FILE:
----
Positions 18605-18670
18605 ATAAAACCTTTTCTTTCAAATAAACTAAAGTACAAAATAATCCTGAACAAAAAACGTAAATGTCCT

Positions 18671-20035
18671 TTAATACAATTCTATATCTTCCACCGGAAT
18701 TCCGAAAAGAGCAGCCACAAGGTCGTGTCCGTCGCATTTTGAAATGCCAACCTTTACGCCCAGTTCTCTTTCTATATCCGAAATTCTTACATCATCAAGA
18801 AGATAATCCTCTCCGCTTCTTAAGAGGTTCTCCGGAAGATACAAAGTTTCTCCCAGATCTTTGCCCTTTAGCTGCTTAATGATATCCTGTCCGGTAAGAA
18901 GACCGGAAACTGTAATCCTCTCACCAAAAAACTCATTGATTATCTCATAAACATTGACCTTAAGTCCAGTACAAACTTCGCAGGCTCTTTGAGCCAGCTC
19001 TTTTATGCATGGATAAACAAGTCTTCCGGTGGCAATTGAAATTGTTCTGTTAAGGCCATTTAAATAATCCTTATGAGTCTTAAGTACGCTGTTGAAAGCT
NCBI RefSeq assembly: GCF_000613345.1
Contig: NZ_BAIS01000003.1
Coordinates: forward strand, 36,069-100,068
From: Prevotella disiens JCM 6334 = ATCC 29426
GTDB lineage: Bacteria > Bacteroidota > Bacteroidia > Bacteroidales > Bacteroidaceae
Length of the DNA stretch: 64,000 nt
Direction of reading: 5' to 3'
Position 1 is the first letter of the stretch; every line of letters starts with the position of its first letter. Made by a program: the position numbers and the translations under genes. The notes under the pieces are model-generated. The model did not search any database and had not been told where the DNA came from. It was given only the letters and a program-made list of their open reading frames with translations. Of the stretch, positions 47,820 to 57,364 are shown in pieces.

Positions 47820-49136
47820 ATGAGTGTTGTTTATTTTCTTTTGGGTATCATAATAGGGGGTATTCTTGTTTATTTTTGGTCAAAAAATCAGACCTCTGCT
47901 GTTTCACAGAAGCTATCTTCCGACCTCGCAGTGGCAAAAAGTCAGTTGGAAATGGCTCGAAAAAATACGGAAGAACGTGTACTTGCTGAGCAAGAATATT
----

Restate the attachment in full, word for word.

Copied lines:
Positions 18605-18670
18605 ATAAAACCTTTTCTTTCAAATAAACTAAAGTACAAAATAATCCTGAACAAAAAACGTAAATGTCCT

Positions 18671-20035
18671 TTAATACAATTCTATATCTTCCACCGGAAT
18701 TCCGAAAAGAGCAGCCACAAGGTCGTGTCCGTCGCATTTTGAAATGCCAACCTTTACGCCCAGTTCTCTTTCTATATCCGAAATTCTTACATCATCAAGA
18801 AGATAATCCTCTCCGCTTCTTAAGAGGTTCTCCGGAAGATACAAAGTTTCTCCCAGATCTTTGCCCTTTAGCTGCTTAATGATATCCTGTCCGGTAAGAA
18901 GACCGGAAACTGTAATCCTCTCACCAAAAAACTCATTGATTATCTCATAAACATTGACCTTAAGTCCAGTACAAACTTCGCAGGCTCTTTGAGCCAGCTC
19001 TTTTATGCATGGATAAACAAGTCTTCCGGTGGCAATTGAAATTGTTCTGTTAAGGCCATTTAAATAATCCTTATGAGTCTTAAGTACGCTGTTGAAAGCT
NCBI RefSeq assembly: GCF_000613345.1
Contig: NZ_BAIS01000003.1
Coordinates: forward strand, 36,069-100,068
From: Prevotella disiens JCM 6334 = ATCC 29426
GTDB lineage: Bacteria > Bacteroidota > Bacteroidia > Bacteroidales > Bacteroidaceae
Length of the DNA stretch: 64,000 nt
Direction of reading: 5' to 3'
Position 1 is the first letter of the stretch; every line of letters starts with the position of its first letter. Made by a program: the position numbers and the translations under genes. The notes under the pieces are model-generated. The model did not search any database and had not been told where the DNA came from. It was given only the letters and a program-made list of their open reading frames with translations. Of the stretch, positions 47,820 to 57,364 are shown in pieces.

Positions 47820-49136
47820 ATGAGTGTTGTTTATTTTCTTTTGGGTATCATAATAGGGGGTATTCTTGTTTATTTTTGGTCAAAAAATCAGACCTCTGCT
47901 GTTTCACAGAAGCTATCTTCCGACCTCGCAGTGGCAAAAAGTCAGTTGGAAATGGCTCGAAAAAATACGGAAGAACGTGTACTTGCTGAGCAAGAATATT